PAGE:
To founders who want to expand to Asia, what would you recommend? What’s the key thing to keep in mind?

It’s important to recognize that culture and customs in specific Asian countries can be vastly different, even those across China are not homogeneous. Also while China is attractive due to its potential market size, the challenges in penetrating this market can be paramount. It’s very important to have local partners in these places. Also being able to speak a few words in the local language (and to drink!) will help build relationships sooner.

Tell us more about JOBDOH itself. What was your motivation for looking at how you can disrupt the recruitment space in Asia?

Due to its population and surging urbanization rate, Asia is quickly becoming a significant part of the global temporary workforce, which is valued at $360bn USD today, before accounting for the Asian emerging markets. China, for example, is expected to bring in 60 million temporary workers and 60% of the 230 million people in Indonesia have an informal employment arrangement today.

Unlike in the West, there are many more labour intensive industries in Asia such as hospitality, exhibitions/events and constructions. For example, a typical wedding banquet of 30 tables would require 45 servers. And there were 10 million weddings held in China in 2013. Due to the fluctuating business demand, about 50-80% of these workers are employed on a temporary basis, typically brought on by a “snakehead” – an informal agent who recruits through word-of-mouth. It is difficult to systematically recruit, screen and coordinate this pool of fragmented workers at short notice. Agencies are sometimes used for the exhibition industry but they typically charge between 30-50% commission. So we think there is a big opportunity here.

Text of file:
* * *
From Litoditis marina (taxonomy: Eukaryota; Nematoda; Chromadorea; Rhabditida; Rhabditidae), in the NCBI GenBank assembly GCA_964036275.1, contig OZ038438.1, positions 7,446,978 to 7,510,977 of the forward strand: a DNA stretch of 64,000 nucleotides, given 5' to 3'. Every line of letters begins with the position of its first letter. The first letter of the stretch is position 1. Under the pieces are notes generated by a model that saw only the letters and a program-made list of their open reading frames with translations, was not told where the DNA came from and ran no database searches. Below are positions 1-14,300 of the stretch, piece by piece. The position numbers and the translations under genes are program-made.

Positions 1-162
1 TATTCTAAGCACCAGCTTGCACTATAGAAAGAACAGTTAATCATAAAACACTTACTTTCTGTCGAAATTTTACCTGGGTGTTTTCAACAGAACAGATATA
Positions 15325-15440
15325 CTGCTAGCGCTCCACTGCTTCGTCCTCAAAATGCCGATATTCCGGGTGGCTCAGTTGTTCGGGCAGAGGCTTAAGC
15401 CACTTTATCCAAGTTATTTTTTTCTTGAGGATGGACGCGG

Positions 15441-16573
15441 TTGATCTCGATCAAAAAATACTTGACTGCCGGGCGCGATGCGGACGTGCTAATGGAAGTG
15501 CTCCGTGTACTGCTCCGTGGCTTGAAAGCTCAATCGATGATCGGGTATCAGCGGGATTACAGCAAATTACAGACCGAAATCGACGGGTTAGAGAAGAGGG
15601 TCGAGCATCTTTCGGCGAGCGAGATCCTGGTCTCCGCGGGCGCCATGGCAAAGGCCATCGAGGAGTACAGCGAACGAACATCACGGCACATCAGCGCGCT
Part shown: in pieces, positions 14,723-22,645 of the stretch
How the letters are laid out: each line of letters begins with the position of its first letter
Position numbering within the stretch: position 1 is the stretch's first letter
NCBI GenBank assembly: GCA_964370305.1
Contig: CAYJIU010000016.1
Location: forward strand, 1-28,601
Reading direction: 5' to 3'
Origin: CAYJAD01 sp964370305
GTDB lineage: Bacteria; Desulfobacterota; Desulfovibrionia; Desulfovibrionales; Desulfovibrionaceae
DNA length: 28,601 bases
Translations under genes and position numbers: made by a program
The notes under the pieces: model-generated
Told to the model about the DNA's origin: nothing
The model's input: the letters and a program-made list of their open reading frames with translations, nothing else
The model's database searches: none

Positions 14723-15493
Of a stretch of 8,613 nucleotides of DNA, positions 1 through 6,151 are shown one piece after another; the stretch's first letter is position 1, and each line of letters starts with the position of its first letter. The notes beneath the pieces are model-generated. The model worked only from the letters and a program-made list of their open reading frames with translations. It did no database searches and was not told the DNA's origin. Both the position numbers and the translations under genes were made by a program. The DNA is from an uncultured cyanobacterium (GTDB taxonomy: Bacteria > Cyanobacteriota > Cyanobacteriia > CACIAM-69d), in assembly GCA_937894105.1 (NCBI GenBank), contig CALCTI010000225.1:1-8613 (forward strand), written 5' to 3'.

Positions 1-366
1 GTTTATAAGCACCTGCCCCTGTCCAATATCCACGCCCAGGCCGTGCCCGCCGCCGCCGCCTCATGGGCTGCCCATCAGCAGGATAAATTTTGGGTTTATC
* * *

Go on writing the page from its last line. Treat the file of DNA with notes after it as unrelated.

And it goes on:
So JOBDOH helps employers to solve the need of ‘workers on-demand’? Tell us more about how you approach this.

JOBDOH’s vision is to transform the way we work and live. We target the hospitality, exhibitions and promotions markets, of which all are growing strongly in Asia with a large demand of fluctuating daily workers. And the marketplace and on-demand model in Asia are starting to be accepted by the general public, so the timing is ripe.

JOBDOH brings quality, efficiency and cost savings to employers. Our system pre-screens users via a psychometric questionnaire and user behaviour monitoring (e.g. uploading speed of verification documents.) Further screens such as video interviews are added for more demanding job requirements. Second, with our instant notifications system, thousands of our pre-screened users receive task alerts real-time. The shortest time we’ve seen from job posting to arrival at work is within two hours. Finally we have a competitive pricing model to help employers save both time and money.

For workers, JOBDOH offers convenience, reliability and track record. Workers can set their own location and schedule to find and receive job offers. Additionally all employers selected (based on higher wages) have been verified to ensure validity. Finally since their work rating and records are kept, workers can use it as a mini-Linkedin profile. In addition to operating domestically, we also serve overseas exhibitors traveling to Asian countries. Some of these exhibitors need help in on-site event promotion/ interpretation/ customer service/ help, and they can find and book everyone through our platform.

Aside from financial, JOBDOH is also creating social capital by helping the underserved such as elderly and stay-at-home moms find jobs better tailored to their lifestyle.

It’s an exciting time and we’re looking forward to growing the business!

Thank you Xania!